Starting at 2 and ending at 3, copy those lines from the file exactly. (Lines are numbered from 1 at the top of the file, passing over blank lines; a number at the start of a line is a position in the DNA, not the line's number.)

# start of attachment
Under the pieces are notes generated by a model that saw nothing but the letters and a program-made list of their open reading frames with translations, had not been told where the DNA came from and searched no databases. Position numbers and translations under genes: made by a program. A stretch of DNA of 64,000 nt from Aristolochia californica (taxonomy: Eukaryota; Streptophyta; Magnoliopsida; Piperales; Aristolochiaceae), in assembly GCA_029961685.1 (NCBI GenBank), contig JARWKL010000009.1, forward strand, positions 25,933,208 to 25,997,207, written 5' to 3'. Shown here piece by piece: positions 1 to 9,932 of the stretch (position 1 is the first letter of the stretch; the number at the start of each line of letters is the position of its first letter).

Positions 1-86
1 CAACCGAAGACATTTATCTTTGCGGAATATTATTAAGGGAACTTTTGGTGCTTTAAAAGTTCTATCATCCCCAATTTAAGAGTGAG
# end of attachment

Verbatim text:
Positions 1-86
1 CAACCGAAGACATTTATCTTTGCGGAATATTATTAAGGGAACTTTTGGTGCTTTAAAAGTTCTATCATCCCCAATTTAAGAGTGAG